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But Easy Project Goes Awry : Do-It-Yourselfer Tries to Be Picture Perfect

August 23, 1987|LOUIS HILL | Special to The Times and Hill is a Cypress free-lance writer.

I've learned to choose the best when I start a do-it-to-yourself project.

Not because the quality of the item makes much of a difference, but because the illustrations and diagrams on the carton are more attractive.

I like to be entertained when I undertake a knuckle-buster project.

Full-color diagrams on shipping cartons are like serious comic strips, and they always defy the laws of nature.

For example, there is the picture of the ideal do-it-to-yourselfer installing a garage door opener motor overhead. In the illustration, the motor supports itself in thin air while the installer casually tightens bolts, using no supports for the motor.

Still, a really a good do-it-yourself project package will include dandy slogans that buoy your hopes far beyond your ability to deliver.

Partial to Slogans

I am especially partial to slogans like "Designed to Be Installed by You." And I will usually buy a project package that includes "No Experience Required for Installation." However, my favorite slogan is: "Can Be Installed in a Single Afternoon."

One of the really crucial words needed for do-it-to-yourselfers is easy. Easy to understand instructions. Five easy steps. Easily installed. Easy to handle. And if it is a really major project--easy payments.

All of the easys are on the front of the carton, on the cover of the homeowner's manual and always on the promotional advertsing. The word trouble-shooting appears in very small type on the bottom of the carton and on the last page of the homeowner's manual.

The trouble-shooting problems are listed from A to Z, and the word easy never appears in a trouble-shooting solution.

Red Telephone Help

On the other hand, any shipping carton that includes a picture of a red telephone on it and a toll-free "Help Line" is likely to make one restive. But then the number is easy to dial.

Yet, when I dialed the toll-free "Help Line" and was put on hold because all the lines were busy, I should have worried. And when I finally talked to an "expert," I sensed that he was looking at a homeowner's manual and would soon read me a trouble-shooting solution. He did.

I really believed the carton's promise that I could install a garage door opener in an afternoon, but I started work at 10:37 a.m. I was not, however, a man in a hurry, even though I am not only the last homeowner on my block to have a garage door opener, but the last in the entire tract.

When I began the installation, I knew I would have to change my clothes because the full-color diagrams depicted a man with blue slacks and yellow sports shirt. I wanted to be that man!

And if I started at 10:37 a.m., I would have the opener installed by mid-afternoon and could watch the look of surprise on my wife's face when she drove in.

His Uniform Helped

I assembled the shaft, connected it to the motor, installed the chain-drive feature, attached the swivel head to the top of the garage door, carefully lifted the motor train and set it on top of the stepladder. I could see the installation was going to work out just like the diagram, and I knew it had to be my uniform that was making it possible.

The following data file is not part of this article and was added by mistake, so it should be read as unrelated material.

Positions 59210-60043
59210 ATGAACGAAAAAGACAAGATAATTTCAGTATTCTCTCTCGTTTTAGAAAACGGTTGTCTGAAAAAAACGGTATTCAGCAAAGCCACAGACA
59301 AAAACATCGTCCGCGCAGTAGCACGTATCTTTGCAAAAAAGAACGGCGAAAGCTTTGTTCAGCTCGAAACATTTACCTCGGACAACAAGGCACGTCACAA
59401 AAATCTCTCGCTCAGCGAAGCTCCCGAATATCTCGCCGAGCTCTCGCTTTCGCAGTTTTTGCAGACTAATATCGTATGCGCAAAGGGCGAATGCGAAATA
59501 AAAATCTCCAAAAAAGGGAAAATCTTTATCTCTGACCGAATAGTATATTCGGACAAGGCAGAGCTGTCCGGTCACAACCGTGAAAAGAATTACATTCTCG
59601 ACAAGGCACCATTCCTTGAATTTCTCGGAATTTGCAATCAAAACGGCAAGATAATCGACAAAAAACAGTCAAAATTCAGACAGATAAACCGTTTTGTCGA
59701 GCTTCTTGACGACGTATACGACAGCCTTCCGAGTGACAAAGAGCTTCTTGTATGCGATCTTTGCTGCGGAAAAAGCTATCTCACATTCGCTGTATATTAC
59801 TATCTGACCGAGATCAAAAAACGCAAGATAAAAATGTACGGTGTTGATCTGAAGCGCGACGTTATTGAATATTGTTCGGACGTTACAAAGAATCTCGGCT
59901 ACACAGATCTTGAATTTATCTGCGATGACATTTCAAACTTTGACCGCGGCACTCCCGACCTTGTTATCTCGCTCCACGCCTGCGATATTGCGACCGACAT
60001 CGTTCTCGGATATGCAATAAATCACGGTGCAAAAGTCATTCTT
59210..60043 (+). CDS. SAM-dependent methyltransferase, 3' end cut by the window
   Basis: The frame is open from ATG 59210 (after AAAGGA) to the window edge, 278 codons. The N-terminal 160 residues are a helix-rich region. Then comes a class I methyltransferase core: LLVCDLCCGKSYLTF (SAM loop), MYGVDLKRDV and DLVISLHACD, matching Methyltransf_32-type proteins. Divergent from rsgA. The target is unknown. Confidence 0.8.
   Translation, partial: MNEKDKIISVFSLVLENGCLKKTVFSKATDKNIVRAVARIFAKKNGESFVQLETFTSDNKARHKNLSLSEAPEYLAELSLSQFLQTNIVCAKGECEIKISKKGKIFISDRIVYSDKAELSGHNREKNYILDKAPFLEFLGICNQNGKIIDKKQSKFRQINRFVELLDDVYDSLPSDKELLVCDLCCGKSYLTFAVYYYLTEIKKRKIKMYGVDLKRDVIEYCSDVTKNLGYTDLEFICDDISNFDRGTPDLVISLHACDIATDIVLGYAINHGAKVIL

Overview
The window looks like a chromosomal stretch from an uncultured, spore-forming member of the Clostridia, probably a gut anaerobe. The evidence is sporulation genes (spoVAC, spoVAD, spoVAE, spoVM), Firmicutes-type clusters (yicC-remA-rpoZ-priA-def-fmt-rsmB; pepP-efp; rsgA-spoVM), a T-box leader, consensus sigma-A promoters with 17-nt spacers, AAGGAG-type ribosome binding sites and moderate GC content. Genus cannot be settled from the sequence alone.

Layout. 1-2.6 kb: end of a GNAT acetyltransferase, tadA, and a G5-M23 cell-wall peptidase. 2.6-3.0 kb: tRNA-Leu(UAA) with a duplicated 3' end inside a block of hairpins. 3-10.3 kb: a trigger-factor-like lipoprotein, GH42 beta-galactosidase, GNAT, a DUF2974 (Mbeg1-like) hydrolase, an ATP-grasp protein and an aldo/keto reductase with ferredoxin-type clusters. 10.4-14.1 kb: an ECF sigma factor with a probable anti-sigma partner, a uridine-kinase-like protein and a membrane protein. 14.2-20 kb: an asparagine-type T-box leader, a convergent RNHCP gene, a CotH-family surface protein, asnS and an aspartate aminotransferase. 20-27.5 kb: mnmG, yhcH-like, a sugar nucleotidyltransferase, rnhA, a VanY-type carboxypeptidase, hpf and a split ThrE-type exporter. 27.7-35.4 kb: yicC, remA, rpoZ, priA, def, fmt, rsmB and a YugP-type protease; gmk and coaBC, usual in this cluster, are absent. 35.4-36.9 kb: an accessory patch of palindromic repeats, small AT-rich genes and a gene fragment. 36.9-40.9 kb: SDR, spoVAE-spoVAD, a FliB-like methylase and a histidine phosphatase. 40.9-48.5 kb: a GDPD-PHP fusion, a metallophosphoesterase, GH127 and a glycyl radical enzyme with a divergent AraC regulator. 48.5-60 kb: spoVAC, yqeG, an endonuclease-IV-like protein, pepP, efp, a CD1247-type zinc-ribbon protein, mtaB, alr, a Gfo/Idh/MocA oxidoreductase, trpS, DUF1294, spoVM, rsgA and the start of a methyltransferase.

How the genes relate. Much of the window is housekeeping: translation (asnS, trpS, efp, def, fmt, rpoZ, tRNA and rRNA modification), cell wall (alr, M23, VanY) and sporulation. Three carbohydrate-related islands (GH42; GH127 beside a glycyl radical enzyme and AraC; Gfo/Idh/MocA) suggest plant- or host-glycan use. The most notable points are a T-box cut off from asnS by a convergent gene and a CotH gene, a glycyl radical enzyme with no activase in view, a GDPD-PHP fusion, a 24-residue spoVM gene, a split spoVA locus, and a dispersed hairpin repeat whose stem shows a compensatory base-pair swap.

The last step was to lift the motor up among the garage rafters and install it on hangers. At this point, in my previous projects, something would go wrong, but not this time. It was a piece of cake!

All was in readiness for the grand opening, and when I pushed the remote control, the motor started, the chain drive whined, but instead of the garage door rising, the motor itself disappeared among the rafters! Obviously, something was wrong.

But when I checked the trouble-shooting alphabet, there was no mention of motor assemblies disappearing into rafters. So I launched that motor three more times, and the door never budged.

Neighborly Advice

I was saved by a neighbor. He came to see what I was doing, and when he found out, he shook his head.

"I put one in last year. Never want to do it again. And I had the same problem. You got to position the swivel higher. She'll work when you do that."

He was right. It was now 1:30 p.m. I adjusted the drive shaft and repositioned the motor. Once again I pushed the control. Quietly the garage door lifted--like magic. A second push and the huge panel slid gracefully to the floor. When it reached the concrete, it failed to stop. Instead, it started back up.

By 4:30 I knew I wasn't going to solve the problem. The opener was a perpetual-motion machine. Unless I unplugged the power, the door rose and fell in an endless process.

I could tell it was red-telephone time and the easy-to-dial problem solver. But that, too, was a problem. It might have been 4:30 where I was, but it was 6:30 in Detroit, and the business was closed for the day.

By the end of the third day, I knew as much about the garage door opener as did its inventor. I had made four phone calls to the company, reassembled the machine six times, ordered some small parts I had accidentally broken and persuaded my wife that the opener had been defective from the start.

It is now three months since I installed the opener. It works like a charm. Well, maybe not quite like a charm, but it works. All you have to do is remember to push the control button twice when the door reaches the floor, and you should always duck your head when walking in and out of the garage.

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